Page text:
Our Multiprocessing Code

                            

	files = get_filenames()
	pool= Pool(processes=5) 
	result_set = pool.map(map_function, files, chunksize=30) 
	show_items(reduce_function(result_set))

	PID    COMMAND      %CPU TIME     #TH    
	32984  Python       94.4 01:16.48 1/1    
	32983  Python       94.8 01:14.76 1/1   
	32982  Python       77.4 01:17.70 1/1   
	32981  Python       95.2 01:15.60 1/1   
	32980  Python       96.9 01:14.00 1/1    

                                
                                    
GitHub

Our Multiprocessing Code


					 

                    pool= Pool(processes=5)
                    result_set = pool.map(map_function, get_filenames(), chunksize=30)

                    mbp-vboykis:data_lake vboykis$ time mapreduce.py
                    ('Size of files:', 3.099123327061534, 'GB')
                    
                    real	2m13.120s  user	8m47.443ssys	0m24.635s

                    mbp-vboykis:data_lake vboykis$ time pypy mapreduce.py

                    "“If you want your code to run faster, you should probably just use PyPy.” — Guido"

                    real	2m10.799s  user	6m28.577s  sys	0m42.156s
                    ('Size of files:', 3.099123327061534, 'GB')

                    mbp-vboykis:data_lake vboykis$ time pypy mapreduce.py
                    ('Size of files:', 6.195150626823306, 'GB')

                    real    4m23.917suser 12m6.691ssys  1m39.279s

                    Valjean' - 1552776
                    'out' - 1580790
                    'little' - 1682841
                    'its' - 1726863
                    'than' - 1728864
                    'like' - 1804902
                    'very' - 1806903
                    'or' - 1812906
                    'A' - 1812906
                    'Marius' - 1812906

                                
                                    

Recap

  • You can process fairly large amounts of data(5-10 GB) locally if you have a modern dev machine
  • Use Multiprocessing if your code is amenable to it
  • Structure your code for multiprocessing
  • Try different Pool/Chunksize combinations to tweak
  • PyPy!

The cost of a system


In some cases, an optimized single node is better than unoptimized multiple nodes.
Source

MapReduce with Spark locally:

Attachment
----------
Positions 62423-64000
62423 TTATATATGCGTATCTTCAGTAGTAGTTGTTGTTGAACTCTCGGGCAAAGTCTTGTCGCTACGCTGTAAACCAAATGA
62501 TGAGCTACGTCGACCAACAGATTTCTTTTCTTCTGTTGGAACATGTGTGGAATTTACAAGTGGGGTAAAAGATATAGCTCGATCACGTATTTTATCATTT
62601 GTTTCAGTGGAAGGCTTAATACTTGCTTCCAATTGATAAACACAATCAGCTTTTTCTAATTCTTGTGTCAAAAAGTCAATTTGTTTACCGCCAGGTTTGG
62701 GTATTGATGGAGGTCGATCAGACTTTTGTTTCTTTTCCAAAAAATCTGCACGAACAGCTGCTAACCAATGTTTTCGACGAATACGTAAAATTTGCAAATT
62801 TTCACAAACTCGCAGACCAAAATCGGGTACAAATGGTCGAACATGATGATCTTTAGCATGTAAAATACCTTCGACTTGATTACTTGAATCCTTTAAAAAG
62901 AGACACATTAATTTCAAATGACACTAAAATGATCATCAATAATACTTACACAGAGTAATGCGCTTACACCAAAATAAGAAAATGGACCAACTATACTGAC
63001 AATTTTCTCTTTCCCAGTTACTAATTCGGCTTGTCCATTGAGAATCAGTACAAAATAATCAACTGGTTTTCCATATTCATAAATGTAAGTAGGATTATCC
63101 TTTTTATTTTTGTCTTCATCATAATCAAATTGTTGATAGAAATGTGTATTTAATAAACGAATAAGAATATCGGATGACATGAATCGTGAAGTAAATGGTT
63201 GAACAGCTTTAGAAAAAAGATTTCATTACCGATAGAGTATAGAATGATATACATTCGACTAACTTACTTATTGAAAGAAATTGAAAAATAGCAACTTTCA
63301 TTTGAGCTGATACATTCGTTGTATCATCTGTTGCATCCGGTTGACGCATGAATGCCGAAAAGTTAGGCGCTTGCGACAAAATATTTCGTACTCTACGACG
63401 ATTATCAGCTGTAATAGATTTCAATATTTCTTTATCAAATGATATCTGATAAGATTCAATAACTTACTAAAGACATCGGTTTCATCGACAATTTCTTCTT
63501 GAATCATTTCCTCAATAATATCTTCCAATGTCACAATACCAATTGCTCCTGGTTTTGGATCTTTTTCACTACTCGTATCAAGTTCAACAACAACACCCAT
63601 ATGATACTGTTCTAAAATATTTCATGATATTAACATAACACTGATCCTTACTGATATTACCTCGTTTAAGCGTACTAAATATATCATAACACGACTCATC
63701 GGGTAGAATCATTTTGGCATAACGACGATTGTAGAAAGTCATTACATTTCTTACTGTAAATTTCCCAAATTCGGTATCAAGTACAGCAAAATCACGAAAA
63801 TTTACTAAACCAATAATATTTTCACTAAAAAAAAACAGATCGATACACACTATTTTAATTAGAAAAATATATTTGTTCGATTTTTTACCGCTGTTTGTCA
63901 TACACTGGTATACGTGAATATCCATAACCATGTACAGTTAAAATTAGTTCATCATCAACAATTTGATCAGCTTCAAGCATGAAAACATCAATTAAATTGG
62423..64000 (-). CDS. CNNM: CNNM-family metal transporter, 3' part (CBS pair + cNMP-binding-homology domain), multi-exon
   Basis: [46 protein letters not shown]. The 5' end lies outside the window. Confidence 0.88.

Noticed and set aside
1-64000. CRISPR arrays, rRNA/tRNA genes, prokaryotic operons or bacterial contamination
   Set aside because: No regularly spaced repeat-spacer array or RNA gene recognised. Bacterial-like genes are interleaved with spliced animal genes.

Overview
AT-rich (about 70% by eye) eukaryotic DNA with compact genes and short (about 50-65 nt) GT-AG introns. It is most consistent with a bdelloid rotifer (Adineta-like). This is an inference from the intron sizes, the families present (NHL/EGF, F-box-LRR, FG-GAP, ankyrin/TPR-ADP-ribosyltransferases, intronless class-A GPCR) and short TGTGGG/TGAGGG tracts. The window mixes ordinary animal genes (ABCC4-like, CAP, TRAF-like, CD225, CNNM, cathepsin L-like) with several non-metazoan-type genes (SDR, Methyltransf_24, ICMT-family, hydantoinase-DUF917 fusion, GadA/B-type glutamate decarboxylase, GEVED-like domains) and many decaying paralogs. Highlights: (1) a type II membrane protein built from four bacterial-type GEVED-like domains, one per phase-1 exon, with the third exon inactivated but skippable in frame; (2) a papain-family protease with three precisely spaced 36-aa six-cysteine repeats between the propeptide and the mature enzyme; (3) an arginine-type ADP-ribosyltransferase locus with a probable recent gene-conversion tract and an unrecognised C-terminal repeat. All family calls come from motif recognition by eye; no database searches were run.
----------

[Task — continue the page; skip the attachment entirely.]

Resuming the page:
less code, more overhead

                             mbp-vboykis:data_lake vboykis$ time ./bin/spark-submit --master local[5]/ spark_wordcount.py
                            
                                    

MapReduce with Spark

                             
                           

                    sc = SparkContext("local", "Les Mis Word Count") 

                    logFile = "/lesmiserables*.txt"

                    wordcounts = sc.textFile(logFile).map( lambda x: x.replace(',',' ').replace('.',' ').replace('-',' ').lower()) \
                            .flatMap(lambda x: x.split()) \
                            .map(lambda x: (x, 1)) \
                            .reduceByKey(lambda x,y:x+y) \
                            .map(lambda x:(x[1],x[0])) \
                            .sortByKey(False) 
                    
                    print(wordcounts.take(10)) #print first 10 results 
                    sc.stop()
                                
                                    
GitHub

What big data can't give you


  • Data integrity
    • (denormalized, naming conventions)
  • SQL Query analyst speed
  • Traditional data guarantees (consistency)
  • Not a transactional database

What big data can give you

  • Storage of unstructured data
  • Fault tolerance and availability
  • A centralized place across departments
  • Extremely heavy parallelized usage
  • Ability to programmatically work with data

Good use cases for Hadoop

  • A lot of data (more than 1 TB and growing)
  • Unstructured data (images, video, metadata)
  • Streaming data that needs to be stored quickly (logs)
  • Many researchers need access in parallel
  • You need to access and analyze ALL THE DATA
  • You have a dedicated team of people to work on it (@ least 1-2 dev, 1 admin, 1 analyst)

Good use cases for Hadoop

Netflix
  • 10 PB warehouse.
  • 2500 queries a day.
  • 10 million -> 80 million members
  • Thousands of devices, each with their own app
  • Need to analyze user intent, uptime
Sloan Digital Sky Survey
  • Most detailed three-dimensional maps of the universe
  • 250 mil stars, 208 mil galaxies
  • Conduct sky measurement, stitch together sky maps

Hadoop Optimizations

  • Admin Optimization
    • Naming Conventions (HDFS - filesystem)
    • Security (Authentication, Authorization, OS)
    • Team size
  • Hadoop Internals
    • File Formats
    • Language Optimization